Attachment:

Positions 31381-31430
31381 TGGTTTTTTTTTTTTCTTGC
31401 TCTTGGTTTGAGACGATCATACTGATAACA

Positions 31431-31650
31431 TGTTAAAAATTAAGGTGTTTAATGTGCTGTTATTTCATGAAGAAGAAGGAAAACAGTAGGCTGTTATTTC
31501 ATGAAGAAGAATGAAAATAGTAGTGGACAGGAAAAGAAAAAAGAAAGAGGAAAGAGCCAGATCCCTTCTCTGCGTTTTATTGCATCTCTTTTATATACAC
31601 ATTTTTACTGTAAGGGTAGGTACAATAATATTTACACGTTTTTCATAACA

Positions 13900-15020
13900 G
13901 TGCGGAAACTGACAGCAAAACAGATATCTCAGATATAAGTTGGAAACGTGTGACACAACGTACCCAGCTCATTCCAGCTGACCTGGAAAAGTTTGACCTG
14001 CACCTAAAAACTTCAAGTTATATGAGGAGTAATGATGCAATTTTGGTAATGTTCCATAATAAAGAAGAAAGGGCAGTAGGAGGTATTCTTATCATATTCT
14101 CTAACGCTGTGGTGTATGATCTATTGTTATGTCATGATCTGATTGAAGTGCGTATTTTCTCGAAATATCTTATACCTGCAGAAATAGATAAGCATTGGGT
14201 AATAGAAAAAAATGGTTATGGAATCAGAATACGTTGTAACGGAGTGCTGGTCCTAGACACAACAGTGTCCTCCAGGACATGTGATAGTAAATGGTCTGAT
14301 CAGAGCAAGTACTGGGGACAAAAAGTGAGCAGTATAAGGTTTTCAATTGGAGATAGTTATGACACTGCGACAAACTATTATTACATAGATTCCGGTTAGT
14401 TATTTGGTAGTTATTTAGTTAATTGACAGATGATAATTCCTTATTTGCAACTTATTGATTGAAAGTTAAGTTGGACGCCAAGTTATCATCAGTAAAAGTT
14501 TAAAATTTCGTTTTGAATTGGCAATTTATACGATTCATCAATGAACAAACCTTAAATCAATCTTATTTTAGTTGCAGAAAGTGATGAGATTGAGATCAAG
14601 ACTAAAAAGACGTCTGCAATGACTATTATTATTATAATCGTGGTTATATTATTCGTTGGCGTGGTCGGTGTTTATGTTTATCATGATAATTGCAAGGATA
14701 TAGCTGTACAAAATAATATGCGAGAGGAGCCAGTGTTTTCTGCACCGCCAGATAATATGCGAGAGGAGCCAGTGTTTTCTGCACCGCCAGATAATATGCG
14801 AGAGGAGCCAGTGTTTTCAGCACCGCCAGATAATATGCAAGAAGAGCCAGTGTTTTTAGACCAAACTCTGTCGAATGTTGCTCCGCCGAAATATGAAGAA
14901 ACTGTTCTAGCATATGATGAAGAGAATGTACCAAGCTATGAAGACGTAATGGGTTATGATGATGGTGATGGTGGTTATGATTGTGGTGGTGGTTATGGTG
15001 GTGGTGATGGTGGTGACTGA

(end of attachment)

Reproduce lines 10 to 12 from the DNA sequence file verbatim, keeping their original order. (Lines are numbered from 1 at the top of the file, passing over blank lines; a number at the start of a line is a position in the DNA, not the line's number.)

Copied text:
13901 TGCGGAAACTGACAGCAAAACAGATATCTCAGATATAAGTTGGAAACGTGTGACACAACGTACCCAGCTCATTCCAGCTGACCTGGAAAAGTTTGACCTG
14001 CACCTAAAAACTTCAAGTTATATGAGGAGTAATGATGCAATTTTGGTAATGTTCCATAATAAAGAAGAAAGGGCAGTAGGAGGTATTCTTATCATATTCT
14101 CTAACGCTGTGGTGTATGATCTATTGTTATGTCATGATCTGATTGAAGTGCGTATTTTCTCGAAATATCTTATACCTGCAGAAATAGATAAGCATTGGGT